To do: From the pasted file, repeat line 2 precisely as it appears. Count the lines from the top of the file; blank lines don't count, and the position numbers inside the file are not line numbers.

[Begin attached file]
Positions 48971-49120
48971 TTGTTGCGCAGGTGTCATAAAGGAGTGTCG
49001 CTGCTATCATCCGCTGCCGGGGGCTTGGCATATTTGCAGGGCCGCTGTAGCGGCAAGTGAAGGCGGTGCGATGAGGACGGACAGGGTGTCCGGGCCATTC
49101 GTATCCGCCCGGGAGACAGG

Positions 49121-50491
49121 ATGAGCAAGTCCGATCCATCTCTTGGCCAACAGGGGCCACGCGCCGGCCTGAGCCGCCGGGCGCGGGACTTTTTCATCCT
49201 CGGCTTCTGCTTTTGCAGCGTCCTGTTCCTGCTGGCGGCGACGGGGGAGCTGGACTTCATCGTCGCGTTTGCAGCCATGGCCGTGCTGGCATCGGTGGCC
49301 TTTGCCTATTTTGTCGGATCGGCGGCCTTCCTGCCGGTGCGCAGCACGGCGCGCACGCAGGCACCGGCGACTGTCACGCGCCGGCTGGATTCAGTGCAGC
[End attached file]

48971 TTGTTGCGCAGGTGTCATAAAGGAGTGTCG